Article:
In a Sunday message on Facebook, the Main Intelligence Directorate of the Ministry of Defense of Ukraine said that in Volchensk, Kharkiv region, TB patients “were denied medical care and expelled to the streets” because the premises are used to treat wounded Russian servicemen. It said four hospitals in eastern Ukraine were similarly “forced to serve the needs of the Russian Federation”, claiming that Russian forces had organized a makeshift munitions depot at a facility near Zaporizhia and banned personnel from providing medical care to locals. The AP was unable to immediately verify the accuracy of the allegations.

Getting a complete picture of the battle in eastern Ukraine was difficult because air strikes and artillery shelling made the movement of journalists extremely dangerous. In addition, both Ukraine and Moscow-backed insurgents have imposed tough restrictions on reporting from the war zone.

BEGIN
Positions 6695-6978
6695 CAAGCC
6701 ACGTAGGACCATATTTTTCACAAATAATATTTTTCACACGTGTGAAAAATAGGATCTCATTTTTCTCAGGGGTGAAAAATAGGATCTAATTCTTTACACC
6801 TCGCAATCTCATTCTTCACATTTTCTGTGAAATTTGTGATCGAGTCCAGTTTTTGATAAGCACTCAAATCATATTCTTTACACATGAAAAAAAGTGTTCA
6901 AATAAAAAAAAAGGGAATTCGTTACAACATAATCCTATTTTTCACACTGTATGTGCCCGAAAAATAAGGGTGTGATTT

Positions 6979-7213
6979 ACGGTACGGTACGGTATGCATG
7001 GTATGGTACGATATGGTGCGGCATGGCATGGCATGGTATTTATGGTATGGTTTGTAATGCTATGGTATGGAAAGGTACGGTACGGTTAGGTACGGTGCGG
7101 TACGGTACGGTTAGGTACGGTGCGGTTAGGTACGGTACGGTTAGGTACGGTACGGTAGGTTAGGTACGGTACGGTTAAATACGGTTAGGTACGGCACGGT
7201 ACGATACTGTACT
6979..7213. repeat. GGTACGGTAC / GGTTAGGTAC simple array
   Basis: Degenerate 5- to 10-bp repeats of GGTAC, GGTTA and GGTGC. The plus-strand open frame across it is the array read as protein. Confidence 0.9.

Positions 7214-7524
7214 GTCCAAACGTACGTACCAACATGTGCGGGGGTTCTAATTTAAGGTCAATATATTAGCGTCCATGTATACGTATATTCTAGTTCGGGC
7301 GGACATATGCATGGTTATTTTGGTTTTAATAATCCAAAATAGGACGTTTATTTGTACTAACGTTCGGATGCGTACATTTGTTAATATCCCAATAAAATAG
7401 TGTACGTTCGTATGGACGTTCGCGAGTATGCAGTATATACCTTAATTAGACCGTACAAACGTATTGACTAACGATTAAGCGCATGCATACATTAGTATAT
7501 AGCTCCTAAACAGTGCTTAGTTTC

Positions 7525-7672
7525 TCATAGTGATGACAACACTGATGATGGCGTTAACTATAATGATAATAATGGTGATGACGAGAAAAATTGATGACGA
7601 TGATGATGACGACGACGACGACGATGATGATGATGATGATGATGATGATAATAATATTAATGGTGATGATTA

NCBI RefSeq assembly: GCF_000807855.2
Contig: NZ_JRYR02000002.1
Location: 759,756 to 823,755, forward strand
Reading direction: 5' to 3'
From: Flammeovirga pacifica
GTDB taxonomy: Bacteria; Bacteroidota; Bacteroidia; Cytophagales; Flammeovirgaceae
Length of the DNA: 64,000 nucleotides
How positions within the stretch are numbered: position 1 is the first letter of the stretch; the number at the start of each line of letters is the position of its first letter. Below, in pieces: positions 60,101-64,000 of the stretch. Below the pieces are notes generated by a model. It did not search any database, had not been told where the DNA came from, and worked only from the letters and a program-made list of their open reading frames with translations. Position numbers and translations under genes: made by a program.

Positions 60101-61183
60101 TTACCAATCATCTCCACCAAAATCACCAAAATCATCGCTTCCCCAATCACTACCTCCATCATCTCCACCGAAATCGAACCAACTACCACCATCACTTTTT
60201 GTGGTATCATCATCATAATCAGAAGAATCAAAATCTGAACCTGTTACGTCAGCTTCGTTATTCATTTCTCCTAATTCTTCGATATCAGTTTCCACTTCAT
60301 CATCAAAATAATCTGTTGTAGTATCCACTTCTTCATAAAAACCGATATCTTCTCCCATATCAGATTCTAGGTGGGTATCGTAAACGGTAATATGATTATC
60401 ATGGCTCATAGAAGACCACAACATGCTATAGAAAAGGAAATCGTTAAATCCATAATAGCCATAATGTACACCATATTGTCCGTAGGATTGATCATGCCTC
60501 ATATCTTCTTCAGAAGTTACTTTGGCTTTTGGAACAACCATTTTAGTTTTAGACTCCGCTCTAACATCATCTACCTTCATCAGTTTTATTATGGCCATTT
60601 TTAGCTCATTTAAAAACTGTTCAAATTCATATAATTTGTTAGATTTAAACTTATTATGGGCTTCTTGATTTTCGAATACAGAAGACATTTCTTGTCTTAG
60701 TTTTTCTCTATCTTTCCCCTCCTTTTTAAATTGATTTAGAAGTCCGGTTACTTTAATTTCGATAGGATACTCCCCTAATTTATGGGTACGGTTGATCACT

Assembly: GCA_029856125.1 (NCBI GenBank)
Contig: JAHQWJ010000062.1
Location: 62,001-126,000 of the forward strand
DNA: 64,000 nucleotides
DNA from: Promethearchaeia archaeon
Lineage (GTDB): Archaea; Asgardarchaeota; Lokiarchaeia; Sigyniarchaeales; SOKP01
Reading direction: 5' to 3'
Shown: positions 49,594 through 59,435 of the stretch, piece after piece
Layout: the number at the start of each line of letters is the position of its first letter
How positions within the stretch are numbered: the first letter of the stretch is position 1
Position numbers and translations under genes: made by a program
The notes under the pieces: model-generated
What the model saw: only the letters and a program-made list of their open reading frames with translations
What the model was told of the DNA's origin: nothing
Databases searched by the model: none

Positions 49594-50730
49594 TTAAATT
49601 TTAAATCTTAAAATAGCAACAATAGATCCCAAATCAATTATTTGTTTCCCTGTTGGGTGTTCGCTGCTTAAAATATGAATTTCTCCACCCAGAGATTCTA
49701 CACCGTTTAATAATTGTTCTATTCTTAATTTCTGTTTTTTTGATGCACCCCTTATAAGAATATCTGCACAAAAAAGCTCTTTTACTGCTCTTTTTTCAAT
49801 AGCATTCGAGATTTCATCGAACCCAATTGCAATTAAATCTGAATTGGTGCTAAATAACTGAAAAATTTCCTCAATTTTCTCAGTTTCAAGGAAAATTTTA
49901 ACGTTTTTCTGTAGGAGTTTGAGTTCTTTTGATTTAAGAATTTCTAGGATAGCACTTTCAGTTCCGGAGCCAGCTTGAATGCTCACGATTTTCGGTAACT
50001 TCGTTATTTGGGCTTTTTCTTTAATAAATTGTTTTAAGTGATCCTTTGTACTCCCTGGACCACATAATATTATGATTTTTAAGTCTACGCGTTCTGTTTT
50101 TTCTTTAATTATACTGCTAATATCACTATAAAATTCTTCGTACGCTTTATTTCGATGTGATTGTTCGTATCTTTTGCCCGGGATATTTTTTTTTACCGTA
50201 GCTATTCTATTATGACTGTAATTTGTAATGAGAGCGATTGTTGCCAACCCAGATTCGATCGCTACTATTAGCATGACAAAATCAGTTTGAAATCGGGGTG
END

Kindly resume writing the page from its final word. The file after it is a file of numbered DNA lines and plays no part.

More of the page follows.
But Western military analysts believe that the offensive in the Donbass region, which includes Mariupol, is much slower than planned. So far, Russian troops and separatists appear to have made little progress in the month since Moscow said it would concentrate its military power in the east.

Hundreds of millions of dollars in military aid have arrived in Ukraine since the start of the war, but Russia’s vast arms depots mean that Ukraine will continue to demand enormous support.

In the days leading up to the war, Western intelligence estimated that Russia had deployed up to 190,000 troops near the border; Ukraine’s permanent military force numbers about 200,000 people, distributed throughout the country.

With a lot of firepower in store, Russia’s offensive could still intensify and capture the Ukrainians. In total, the Russian army has about 900,000 active personnel. Russia also has a much larger Air Force and Navy.

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Fish reported from Sloviansk. Associated Press reporters John Gambrell and Yuras Karmanov in Lviv, Mstislav Chernov in Kharkiv, Lolita Baldor in Washington, Trisha Thompson in Rome and AP staffers around the world.

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Follow the coverage of the war in Ukraine in the AP: https://apnews.com/hub/russia-ukraine